After World War II was over and the rest of the country was returning to normal, the Alaska Highway was still under military control. Civilian traffic was restricted by both government regulation and the lack of services for the casual traveller.
In 1946, the British Yukon Navigation Company started a bus service from Dawson Creek, British Columbia to Whitehorse, Yukon. The company financed the construction of four highway lodges along the route to provide gas for their trucks and busses and refreshments for passengers. The early highway lodges varied greatly in appearance. These included hastily converted army barrack buildings, stout two-story log structures and a framed wall tent for serving lunches.
Rancheria was one of the first lodges to open. The original lodge was constructed of logs with the help of Bud Simpson. Simpson eventually bought the place and ran it with his wife Doris for 28 years. As the business grew, the building was enlarged using materials salvaged from the nearby abandoned highway construction camp. This was common practice at a time when lumber was expensive and hard to come by.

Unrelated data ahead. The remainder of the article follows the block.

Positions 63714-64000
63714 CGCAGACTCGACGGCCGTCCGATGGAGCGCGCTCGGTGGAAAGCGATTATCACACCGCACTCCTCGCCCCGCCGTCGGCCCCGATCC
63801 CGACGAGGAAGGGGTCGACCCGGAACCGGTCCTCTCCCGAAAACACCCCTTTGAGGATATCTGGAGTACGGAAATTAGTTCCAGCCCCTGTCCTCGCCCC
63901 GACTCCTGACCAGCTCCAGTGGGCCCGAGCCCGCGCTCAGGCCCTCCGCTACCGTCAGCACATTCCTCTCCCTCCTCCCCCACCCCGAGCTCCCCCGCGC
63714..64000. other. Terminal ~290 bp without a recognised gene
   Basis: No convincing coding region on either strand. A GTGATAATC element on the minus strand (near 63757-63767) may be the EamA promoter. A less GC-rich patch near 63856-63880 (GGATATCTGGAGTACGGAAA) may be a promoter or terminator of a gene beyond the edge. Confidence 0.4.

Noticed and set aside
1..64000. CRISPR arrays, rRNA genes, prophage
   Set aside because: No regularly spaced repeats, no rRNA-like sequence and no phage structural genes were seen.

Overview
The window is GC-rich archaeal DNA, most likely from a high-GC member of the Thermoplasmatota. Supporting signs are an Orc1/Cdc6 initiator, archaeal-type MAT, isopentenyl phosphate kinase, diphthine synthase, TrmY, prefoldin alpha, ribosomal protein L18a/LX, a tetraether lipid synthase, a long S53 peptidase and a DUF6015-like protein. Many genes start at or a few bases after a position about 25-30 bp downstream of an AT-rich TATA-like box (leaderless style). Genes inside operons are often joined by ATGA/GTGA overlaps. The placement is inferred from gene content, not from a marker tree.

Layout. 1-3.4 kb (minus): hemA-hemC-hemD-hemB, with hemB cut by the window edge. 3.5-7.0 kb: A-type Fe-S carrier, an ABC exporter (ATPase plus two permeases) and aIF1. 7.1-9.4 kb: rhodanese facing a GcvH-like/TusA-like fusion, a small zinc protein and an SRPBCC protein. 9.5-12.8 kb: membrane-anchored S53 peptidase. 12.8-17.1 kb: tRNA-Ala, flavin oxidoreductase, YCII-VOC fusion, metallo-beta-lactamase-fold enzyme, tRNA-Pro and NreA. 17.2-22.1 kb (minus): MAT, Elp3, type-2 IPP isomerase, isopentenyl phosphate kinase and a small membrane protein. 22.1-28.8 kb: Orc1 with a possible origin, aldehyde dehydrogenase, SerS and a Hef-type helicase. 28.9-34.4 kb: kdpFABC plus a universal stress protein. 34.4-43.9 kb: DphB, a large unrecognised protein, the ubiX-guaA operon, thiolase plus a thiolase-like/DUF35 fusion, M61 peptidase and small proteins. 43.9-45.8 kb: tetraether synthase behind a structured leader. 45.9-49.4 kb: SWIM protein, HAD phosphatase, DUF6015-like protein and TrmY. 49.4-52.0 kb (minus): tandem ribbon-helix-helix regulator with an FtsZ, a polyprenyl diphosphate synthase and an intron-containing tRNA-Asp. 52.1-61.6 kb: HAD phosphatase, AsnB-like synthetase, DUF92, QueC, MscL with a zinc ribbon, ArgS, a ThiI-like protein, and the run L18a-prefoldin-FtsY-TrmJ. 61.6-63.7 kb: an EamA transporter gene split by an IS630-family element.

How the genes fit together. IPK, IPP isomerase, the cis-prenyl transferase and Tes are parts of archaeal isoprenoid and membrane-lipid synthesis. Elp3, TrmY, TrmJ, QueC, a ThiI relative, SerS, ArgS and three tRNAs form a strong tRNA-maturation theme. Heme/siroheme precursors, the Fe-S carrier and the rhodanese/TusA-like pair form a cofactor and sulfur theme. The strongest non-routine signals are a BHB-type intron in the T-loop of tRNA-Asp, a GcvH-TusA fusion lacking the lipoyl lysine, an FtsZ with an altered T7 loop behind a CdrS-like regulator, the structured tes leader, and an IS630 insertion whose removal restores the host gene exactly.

The highway lodges served simple meals and offered sanctuary from severe weather and road conditions. Doris Simpson served her first meal to a man and his son who arrived during a snow storm, on the night of October 9th, 1946. They feasted on ham and eggs. In 1948, a roast beef dinner with all the trimmings was $1. Gasoline was not so cheap, however, selling for 55 cents per gallon! Rooms were reasonably priced at $3 to $4 for a double. Mrs. Simpson can recall a few times, in bad weather, when strangers were forced to sleep two to a bed and even under the dining room table.
Many of the early lodges were destroyed by fire, usually caused by wood heat, faulty wiring, or temperamental generators. Also, many lodges closed down as the road improved, and there was less need for frequent stopping places. Rancheria is one of the few original Alaska Highway lodges still operating today.